1. If your protagonist (Mireille) is kidnapped from her family and betrayed by her father from the start, there are no happy endings, period.
2. Mireille's narration refers to both the "before" and "after" the kidnapping. It's clear she will come out alive, if not completely whole. Death is (arguably) the ultimate tragedy, so there's still room for rebirth.
3. Mireille's strength of character--her toughness and resilience read like someone can endure and perhaps even overcome.
4. Support characters--Mireille's husband, Michael, is loyal, loving, and strong--he makes mistakes but, overall, he represents a future worth living for, as does Mireille's young son.
The trajectory of the novel and how it ends seems to bear all these out.
Here's what happens next:
Mireille's kidnappers do, in fact, release her, once her father finally decides to pay the ransom (after 13 days!). The second half of the novel ("Part II: Once Upon a Time") deals with the emotional aftermath of Mireille's ordeal and her struggle to reorient herself to the former "fairy tale" of her life. During her captivity, she has learned to think of herself as a disembodied no one and now has difficulty reconciling this no one to her previous identity as daughter, wife, mother. In the aftermath, she is unable to talk about what happened to her and is both physically and emotionally unable to hold her son. This leads to numerous conflicts with her husband, as Mireille literally flees their home once they return to Miami, driving across the country in her car. Michael initially fails to provide the support she needs, but his mother, Lorraine, steps in and gives Mireille the space, time, and understanding required to begin the healing process. Eventually, Mireille is able to tell her story to Lorraine and to Michael, and is fully reunited with her husband and son. She resumes her life, has another child (via a surrogate), and, eventually, grants her father forgiveness. In a word, then, there is a sort of rebirth--albeit at the cost of the death of a former self.
So what's it all about?
I've been thinking about how the whole idea of tragedy vs happy vs bittersweet ending not only give the reader something to hold on to and to anticipate, but also informs our understanding of what a story (and life) is all about. What's the point? Well, if Mireille's story had turned out to be a happy one, it would have been a great example of overcoming terrible circumstances, but it wouldn't be quite true to Mireille's point of view. Much of her story seems to be about how "surviving" violence can be a deathless death, and that captivity may continue long after the prisoner is released from his or her cage.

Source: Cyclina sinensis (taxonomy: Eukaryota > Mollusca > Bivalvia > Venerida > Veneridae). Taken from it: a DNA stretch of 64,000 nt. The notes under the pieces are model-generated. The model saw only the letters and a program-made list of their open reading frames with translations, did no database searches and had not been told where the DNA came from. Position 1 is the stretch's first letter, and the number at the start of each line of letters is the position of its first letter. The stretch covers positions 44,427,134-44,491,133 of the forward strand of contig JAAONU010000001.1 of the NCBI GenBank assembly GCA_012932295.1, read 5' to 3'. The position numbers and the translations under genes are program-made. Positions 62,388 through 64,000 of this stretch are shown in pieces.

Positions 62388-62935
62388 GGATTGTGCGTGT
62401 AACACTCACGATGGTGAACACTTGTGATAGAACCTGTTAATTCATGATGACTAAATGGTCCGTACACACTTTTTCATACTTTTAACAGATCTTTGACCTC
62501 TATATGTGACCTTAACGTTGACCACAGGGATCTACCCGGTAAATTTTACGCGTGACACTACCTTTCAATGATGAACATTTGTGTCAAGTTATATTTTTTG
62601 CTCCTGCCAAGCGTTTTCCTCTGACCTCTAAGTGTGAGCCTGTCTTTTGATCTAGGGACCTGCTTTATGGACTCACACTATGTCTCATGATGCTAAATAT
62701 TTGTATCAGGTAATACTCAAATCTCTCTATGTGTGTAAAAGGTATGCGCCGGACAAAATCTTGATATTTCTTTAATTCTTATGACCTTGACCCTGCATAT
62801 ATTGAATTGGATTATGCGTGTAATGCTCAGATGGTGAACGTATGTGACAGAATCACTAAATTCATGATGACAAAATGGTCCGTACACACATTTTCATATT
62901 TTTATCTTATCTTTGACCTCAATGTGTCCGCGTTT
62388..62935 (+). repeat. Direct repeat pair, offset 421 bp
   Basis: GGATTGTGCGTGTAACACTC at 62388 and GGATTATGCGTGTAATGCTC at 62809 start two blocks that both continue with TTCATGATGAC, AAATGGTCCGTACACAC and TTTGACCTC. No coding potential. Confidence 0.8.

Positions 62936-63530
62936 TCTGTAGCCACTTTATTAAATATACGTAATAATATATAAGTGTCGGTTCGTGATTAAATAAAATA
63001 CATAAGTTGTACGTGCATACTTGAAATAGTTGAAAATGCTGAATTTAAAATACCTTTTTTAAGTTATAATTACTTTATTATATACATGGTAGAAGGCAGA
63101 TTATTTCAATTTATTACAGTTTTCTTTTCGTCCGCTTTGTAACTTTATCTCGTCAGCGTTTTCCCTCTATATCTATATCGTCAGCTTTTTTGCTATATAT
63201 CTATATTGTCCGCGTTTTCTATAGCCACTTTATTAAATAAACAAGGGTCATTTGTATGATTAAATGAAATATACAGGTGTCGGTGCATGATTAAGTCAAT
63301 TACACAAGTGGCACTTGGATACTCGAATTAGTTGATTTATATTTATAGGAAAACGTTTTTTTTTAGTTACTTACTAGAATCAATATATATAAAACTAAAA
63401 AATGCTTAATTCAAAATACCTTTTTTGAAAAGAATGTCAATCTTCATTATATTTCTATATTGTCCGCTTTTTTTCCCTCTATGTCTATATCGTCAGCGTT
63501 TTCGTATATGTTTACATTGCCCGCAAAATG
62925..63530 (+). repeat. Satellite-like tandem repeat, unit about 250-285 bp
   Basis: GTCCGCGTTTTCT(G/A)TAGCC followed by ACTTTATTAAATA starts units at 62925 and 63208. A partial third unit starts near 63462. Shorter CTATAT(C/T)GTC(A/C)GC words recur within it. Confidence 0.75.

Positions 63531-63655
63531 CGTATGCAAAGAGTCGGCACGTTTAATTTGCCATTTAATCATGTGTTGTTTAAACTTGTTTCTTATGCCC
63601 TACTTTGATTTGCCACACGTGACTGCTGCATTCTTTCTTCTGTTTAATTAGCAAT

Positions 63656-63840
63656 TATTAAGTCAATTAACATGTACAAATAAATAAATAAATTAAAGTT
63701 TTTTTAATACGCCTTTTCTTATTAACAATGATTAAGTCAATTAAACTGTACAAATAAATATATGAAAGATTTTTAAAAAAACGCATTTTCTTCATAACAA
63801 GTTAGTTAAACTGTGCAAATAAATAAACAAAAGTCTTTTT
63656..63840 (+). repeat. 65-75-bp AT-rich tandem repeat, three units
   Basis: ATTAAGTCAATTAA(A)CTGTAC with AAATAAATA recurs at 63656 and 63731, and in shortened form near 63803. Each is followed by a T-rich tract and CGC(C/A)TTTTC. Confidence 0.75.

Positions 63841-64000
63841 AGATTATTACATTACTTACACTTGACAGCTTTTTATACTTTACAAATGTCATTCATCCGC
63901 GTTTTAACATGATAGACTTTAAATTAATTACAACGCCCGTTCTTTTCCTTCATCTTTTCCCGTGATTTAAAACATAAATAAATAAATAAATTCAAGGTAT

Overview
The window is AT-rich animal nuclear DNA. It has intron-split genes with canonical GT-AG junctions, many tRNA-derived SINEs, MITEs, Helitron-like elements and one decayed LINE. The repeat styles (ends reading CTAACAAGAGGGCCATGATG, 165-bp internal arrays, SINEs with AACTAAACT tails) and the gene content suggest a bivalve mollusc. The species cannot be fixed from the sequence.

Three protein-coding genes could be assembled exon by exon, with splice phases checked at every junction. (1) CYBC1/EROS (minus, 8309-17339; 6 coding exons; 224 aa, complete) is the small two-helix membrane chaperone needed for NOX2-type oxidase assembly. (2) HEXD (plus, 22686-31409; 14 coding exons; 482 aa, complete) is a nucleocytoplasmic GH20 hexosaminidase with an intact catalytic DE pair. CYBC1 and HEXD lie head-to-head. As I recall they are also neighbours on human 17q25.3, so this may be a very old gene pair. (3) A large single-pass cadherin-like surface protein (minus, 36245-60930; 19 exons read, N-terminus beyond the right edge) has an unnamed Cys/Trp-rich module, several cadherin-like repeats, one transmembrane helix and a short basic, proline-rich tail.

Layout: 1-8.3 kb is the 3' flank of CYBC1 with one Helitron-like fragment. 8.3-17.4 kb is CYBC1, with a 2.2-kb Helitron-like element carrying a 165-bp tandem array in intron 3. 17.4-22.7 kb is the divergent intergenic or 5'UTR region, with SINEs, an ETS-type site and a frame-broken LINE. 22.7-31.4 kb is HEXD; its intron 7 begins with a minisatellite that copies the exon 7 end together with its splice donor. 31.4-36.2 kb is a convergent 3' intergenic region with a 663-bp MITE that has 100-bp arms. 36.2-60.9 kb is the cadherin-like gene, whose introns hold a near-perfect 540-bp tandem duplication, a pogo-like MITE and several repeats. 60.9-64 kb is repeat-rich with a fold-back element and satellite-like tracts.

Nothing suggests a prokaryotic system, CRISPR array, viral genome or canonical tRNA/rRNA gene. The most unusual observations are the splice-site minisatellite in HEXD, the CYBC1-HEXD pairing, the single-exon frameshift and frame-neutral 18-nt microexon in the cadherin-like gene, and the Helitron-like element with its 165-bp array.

And if Mireille's story had turned out to be an utterly tragic one, it might also have mis-delivered on another provocative aspect of this story--the way in which Mireille resists her aggressors at every turn--both physically and verbally; likewise, she resists her family's attempts to minimize the impact of this violence. She demands to be heard, and ultimately she is, by her mother-in-law, her husband, and, to some extent, her father.
|Persephone, from becauseilovesand|
The final mix of tragedy and rebirth seems to represent the experience of the book as a whole--that violence is cyclical, both in time (Mireille returns to Haiti in the violent, albeit natural, aftermath of the 2010 Haiti earthquake), and in the psyche (Mireille continues to feel like two people--her "before" and "after" selves). In fact, in the novel's final chapter, Mireille encapsulates her experience in a way that could apply to the "mixed" ending as well, through the tale of Hades and Persephone: Hades (god of the underworld) steals Persephone to be his wife, but Persephone's mother Demeter forbids the earth to bear fruit in retaliation. The compromise: Hades releases Persephone, but only after he forces her to eat the seeds of a pomegranate, which doom her to return to the underworld for six months each year. Persephone is ransomed to a complicated future--both free and not free--just like Mireille.